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Salmon farming remains widely misunderstood 2 minutes

  Jan 22, 2015

As the world’s leading producer of farmed salmon, Norway is a popular target for campaigners. It has subsequently had to endure inaccurate information appearing in the media, despite being subject to some of the strictest regulations and controls of any food production industry in the world.

For example, contrary to some wildly inaccurate reports, no medications or antibiotics are administered as a preventative measure in salmon feeds. Antibiotic use is rigorously monitored and can only be administered as a last resort and after veterinary clearance has been given. Furthermore, the treated salmon must be placed in quarantine in order to remove all treatment residues before being authorised for sale. As a result, the Norwegian Seafood Council (NSC) reports that antibiotic use has plummeted by 99% since the 1990s.


Contrary to popular belief, it takes between two and a half and three years to produce a market-ready salmon via fish farming. Most salmon spend the first year of their life in fresh water before being transferred to open sea pens for a further 18 to 24 months.

The stocking density of fish farms is controlled by Norwegian authorities and is never allowed to exceed a maximum 2.5% salmon for 97.5% water. The farming pens are both wide (30 to 65 metres in diameter) and deep (25 to 50 metres).

Because salmon is a species that is fed exclusively on the basis of appetite, fish farmers monitor the behaviour of their fish during food distribution in order to stop feeding at the point when they become satisfied. This avoids expensive waste.


In order to utilise more sustainable resources, the aquaculture sector has gradually introduced vegetable ingredients into salmon diets. These raw materials, purchased from South American and Asian countries, occasionally contain residues of the pesticide endosulfan, which is why traces of it are sometimes found in animal feed used in the EU and Norway.

To ensure food safety for consumers, a maximum limit of 0.05mg/kg for the presence of endosulfan in salmon feed has been set by European health authorities. According to the European Food Safety Authority and the European Commission, endosulfan in salmon feed is not a risk factor for human health or animal welfare.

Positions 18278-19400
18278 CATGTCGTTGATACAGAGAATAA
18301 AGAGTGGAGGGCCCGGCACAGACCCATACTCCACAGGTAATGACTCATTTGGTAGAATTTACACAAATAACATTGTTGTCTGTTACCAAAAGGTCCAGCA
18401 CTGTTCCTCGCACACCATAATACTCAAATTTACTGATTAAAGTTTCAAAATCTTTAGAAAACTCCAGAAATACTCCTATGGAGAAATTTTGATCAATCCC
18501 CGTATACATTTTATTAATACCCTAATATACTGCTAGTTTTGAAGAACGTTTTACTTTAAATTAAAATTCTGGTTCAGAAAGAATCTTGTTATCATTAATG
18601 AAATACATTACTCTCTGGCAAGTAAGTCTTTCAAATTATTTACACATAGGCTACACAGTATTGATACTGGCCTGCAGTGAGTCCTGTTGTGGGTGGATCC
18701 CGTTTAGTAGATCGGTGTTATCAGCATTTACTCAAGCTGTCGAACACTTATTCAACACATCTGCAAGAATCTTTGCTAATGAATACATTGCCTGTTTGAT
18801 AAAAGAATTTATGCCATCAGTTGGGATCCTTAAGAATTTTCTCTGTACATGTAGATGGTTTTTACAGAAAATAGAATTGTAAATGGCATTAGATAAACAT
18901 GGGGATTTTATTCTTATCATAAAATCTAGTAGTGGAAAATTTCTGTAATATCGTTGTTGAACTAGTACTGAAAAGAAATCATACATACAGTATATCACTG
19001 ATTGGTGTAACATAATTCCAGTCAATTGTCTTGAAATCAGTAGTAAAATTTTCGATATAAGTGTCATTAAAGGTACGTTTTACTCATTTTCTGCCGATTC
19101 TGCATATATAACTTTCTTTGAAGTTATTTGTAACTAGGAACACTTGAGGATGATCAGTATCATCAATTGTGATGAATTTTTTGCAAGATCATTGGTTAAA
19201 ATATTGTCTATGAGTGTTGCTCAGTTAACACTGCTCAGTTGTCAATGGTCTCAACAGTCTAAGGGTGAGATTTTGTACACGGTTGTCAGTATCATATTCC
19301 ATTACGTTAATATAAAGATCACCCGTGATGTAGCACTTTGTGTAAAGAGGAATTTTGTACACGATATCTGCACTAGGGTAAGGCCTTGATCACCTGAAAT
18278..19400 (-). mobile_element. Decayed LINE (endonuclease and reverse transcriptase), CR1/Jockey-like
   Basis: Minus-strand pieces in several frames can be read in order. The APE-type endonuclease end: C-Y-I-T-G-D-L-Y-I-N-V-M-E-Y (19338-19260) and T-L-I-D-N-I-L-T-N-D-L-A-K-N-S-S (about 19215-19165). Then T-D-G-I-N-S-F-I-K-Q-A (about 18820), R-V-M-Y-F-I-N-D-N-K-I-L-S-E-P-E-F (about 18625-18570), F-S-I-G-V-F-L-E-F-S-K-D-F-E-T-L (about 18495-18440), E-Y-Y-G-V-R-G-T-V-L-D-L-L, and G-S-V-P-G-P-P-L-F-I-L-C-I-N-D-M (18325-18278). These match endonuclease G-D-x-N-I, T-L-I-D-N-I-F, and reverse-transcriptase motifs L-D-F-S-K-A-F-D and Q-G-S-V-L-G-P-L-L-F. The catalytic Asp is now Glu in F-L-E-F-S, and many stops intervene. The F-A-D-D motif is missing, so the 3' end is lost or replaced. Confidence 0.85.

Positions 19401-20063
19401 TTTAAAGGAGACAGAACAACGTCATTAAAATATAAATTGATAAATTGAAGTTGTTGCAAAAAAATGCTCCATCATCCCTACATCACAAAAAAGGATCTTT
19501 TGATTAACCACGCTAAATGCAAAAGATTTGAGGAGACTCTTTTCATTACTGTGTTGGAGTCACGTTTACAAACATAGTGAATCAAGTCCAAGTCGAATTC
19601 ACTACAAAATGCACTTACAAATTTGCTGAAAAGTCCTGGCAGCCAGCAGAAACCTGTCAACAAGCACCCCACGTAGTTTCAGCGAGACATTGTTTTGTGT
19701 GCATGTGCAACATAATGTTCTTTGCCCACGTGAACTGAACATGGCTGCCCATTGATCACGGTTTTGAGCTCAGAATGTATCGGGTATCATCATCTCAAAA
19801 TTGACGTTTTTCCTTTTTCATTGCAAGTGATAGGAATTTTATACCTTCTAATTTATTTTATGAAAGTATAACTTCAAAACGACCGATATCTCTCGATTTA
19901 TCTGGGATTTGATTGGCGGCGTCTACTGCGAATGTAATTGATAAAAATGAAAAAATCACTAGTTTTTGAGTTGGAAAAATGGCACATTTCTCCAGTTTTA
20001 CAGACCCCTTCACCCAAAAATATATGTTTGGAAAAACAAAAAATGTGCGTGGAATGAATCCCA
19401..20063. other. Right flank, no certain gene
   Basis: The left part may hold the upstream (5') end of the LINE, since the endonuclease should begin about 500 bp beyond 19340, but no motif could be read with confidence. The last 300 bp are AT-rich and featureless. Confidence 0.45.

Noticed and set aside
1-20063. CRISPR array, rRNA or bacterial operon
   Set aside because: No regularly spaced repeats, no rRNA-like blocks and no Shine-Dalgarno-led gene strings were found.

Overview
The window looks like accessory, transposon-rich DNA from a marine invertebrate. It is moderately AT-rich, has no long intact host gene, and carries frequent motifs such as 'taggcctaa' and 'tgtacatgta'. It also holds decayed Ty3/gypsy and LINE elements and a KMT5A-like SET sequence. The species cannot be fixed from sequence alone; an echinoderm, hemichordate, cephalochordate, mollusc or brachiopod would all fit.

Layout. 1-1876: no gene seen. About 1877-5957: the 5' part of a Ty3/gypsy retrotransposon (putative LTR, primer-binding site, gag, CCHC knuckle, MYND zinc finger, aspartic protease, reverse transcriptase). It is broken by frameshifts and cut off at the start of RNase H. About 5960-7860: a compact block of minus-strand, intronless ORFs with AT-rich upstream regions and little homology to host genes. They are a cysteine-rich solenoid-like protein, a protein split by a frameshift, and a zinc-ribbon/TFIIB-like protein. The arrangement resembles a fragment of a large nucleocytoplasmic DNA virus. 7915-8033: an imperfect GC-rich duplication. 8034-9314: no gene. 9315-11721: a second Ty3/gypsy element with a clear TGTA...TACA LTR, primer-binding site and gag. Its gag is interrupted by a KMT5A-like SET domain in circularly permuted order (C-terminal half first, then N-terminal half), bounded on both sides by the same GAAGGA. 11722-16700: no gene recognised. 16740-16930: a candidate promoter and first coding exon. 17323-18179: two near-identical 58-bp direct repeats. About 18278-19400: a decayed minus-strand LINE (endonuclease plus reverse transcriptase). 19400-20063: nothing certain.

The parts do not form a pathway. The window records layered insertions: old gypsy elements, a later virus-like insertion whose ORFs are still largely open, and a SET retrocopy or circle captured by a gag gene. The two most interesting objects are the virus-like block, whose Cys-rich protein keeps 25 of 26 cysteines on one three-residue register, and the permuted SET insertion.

Similarly, ethoxyquin is an antioxidant approved by the EU as an additive for fish feed to maintain quality during transport. The maximum limit for antioxidants such as ethoxyquin is set at 150mg/kg per foodstuff, and the latest results of the Norwegian official control programme on fish feed find that the levels are well below that level.

Moreover, a study published in December 2014 by the Norwegian Scientific Committee for Food Safety (VKM) emphasises that the positive health effects of fish consumption clearly outweigh the risks.


In Norway, tests are regularly carried out on the seabed below and near salmon farming sites to ensure that farms have a low impact on the local environment. Also, independent laboratories take additional samples during and after each farming cycle. If the impact is found to be significant then production on the site would be suspended.

It should also be remembered that the Norwegian food-safety system is fully harmonised with EU regulations, and the European Free Trade Association Surveillance Authority (ESA) ensures the country is fully compliant with these regulations. Furthermore, all tests on Norwegian farmed salmon are compliant with European and Norwegian legislation.

As a global sector, there has been considerable progress in the last three decades to improve salmon farming from both the environmental and social perspectives. Its overriding problem seems to be a continued failing to communicate its achievements effectively.